A new anti-rape contraceptive could soon hit the shelves of American pharmacies. truncated condom with rows of razor sharp hooks on the inside. These hooks latch onto a rapist's penis upon penetration and must be removed by a doctor. The contraceptive is similar to a tampon in regards to comfort and visibility, as well as the fact that it is inserted and removed with an applicator.
Rapex has sparked some debate among feminists, who see this device as similar to requiring women to wear chastity belts. For me, the difference is that women are given a choice to wear Rapex, whereas chastity belts were often imposed.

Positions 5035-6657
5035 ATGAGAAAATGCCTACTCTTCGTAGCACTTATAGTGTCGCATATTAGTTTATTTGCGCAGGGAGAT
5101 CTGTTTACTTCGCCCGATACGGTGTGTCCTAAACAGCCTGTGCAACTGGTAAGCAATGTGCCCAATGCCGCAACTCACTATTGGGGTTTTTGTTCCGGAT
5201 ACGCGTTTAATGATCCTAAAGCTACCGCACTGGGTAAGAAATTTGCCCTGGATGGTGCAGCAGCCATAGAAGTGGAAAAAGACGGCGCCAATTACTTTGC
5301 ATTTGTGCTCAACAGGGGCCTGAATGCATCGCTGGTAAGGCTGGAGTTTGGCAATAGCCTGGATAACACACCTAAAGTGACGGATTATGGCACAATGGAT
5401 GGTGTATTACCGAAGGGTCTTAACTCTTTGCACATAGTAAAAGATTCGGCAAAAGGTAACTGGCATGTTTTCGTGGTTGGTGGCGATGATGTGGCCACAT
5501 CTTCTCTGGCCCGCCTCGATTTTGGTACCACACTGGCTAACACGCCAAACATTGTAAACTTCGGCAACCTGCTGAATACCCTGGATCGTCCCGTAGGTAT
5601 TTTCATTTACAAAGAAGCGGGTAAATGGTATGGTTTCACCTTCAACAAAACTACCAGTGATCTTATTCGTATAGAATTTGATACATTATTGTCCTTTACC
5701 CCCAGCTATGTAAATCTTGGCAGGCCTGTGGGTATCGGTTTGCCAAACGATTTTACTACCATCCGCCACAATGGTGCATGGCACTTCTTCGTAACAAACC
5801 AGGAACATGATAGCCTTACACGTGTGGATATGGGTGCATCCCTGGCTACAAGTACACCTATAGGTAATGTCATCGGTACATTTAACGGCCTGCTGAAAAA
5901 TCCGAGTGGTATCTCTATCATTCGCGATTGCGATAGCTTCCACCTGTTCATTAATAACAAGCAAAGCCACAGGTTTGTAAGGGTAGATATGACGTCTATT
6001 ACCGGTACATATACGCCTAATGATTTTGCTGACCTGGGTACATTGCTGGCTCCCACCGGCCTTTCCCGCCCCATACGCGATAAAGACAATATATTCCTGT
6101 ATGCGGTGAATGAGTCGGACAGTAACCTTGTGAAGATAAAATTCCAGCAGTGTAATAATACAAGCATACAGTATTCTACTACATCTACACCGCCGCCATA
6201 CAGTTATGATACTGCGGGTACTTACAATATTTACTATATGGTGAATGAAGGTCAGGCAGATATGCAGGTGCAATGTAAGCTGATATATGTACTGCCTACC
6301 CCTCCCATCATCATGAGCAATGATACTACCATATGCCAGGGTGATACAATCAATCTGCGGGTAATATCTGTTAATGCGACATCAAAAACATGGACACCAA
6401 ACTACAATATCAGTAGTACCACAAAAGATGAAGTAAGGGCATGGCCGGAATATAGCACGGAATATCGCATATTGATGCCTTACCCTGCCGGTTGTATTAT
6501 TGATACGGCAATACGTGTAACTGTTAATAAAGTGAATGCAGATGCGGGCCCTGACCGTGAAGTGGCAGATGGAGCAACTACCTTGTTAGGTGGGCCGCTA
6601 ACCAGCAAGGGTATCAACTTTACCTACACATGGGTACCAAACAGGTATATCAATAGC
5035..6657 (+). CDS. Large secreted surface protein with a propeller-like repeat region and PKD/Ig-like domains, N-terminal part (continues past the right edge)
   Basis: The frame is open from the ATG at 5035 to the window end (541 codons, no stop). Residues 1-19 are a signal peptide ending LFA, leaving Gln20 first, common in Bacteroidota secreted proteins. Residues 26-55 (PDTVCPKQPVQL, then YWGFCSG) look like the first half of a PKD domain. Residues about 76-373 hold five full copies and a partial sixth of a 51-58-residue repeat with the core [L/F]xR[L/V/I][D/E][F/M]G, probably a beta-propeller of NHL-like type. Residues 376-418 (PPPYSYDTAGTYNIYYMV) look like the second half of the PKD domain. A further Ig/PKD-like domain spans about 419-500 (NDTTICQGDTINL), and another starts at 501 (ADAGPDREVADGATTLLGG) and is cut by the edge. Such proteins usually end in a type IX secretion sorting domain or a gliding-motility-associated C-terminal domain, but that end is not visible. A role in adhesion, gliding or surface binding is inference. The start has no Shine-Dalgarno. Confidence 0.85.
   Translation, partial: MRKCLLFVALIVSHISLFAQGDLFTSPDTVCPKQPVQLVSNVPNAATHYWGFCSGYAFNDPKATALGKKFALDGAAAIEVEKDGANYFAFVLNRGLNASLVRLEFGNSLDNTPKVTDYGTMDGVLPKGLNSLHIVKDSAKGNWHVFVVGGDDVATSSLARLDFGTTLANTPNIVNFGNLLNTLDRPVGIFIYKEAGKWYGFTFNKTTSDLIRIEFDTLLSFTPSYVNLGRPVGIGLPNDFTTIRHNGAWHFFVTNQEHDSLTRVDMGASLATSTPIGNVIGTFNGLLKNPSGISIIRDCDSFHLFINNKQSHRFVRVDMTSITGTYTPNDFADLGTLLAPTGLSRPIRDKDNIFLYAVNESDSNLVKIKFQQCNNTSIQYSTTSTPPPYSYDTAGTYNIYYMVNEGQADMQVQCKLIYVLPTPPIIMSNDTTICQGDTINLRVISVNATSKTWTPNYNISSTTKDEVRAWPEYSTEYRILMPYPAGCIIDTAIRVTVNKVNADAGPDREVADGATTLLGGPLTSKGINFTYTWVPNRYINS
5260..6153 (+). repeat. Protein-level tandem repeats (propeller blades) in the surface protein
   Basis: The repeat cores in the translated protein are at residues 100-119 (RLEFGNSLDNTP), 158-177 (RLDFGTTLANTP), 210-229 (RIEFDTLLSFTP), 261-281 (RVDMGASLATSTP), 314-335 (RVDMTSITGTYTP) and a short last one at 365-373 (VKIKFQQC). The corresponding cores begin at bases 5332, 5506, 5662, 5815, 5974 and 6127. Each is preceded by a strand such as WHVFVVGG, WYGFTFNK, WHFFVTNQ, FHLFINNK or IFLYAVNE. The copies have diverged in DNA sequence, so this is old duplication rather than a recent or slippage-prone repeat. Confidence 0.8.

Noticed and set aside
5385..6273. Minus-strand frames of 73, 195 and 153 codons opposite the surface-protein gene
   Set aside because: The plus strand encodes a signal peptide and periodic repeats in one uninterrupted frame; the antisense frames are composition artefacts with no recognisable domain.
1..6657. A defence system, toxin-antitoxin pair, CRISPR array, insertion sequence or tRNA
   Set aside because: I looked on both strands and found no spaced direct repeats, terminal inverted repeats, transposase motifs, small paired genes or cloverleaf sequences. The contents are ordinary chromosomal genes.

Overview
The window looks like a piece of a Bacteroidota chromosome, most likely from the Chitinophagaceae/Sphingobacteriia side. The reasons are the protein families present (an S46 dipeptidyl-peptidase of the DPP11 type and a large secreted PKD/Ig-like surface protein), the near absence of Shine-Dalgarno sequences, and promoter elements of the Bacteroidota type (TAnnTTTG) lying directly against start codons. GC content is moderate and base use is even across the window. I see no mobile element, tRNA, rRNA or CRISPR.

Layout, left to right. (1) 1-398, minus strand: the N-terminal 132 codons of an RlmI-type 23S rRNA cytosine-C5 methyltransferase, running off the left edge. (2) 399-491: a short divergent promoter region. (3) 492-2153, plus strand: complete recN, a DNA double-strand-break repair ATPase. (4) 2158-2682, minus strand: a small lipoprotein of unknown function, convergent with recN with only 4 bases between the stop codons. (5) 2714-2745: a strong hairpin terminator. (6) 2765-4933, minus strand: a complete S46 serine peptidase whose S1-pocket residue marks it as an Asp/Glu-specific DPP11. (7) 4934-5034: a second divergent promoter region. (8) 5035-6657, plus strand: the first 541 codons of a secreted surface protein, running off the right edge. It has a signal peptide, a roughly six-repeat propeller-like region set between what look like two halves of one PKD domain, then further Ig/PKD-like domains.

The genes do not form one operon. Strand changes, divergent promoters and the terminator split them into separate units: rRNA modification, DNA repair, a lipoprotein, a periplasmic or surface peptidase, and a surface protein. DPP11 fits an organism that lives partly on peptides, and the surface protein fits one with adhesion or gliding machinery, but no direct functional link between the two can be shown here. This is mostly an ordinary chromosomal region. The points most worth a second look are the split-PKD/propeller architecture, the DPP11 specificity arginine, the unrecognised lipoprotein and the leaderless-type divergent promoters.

The product was originally developed for South African women, as close to two million women are raped in this country a year. Conceivably, Rapex could be used in America by women who are exposed to risky situations for a prolonged period, or when traveling in unfamiliar areas. The product could also reduce the occurrence of date rape, which is one of the most common forms of sexual assault in this country. Rapex could even help prevent rape among domestic partners as these cases often go unreported because they are difficult to prove.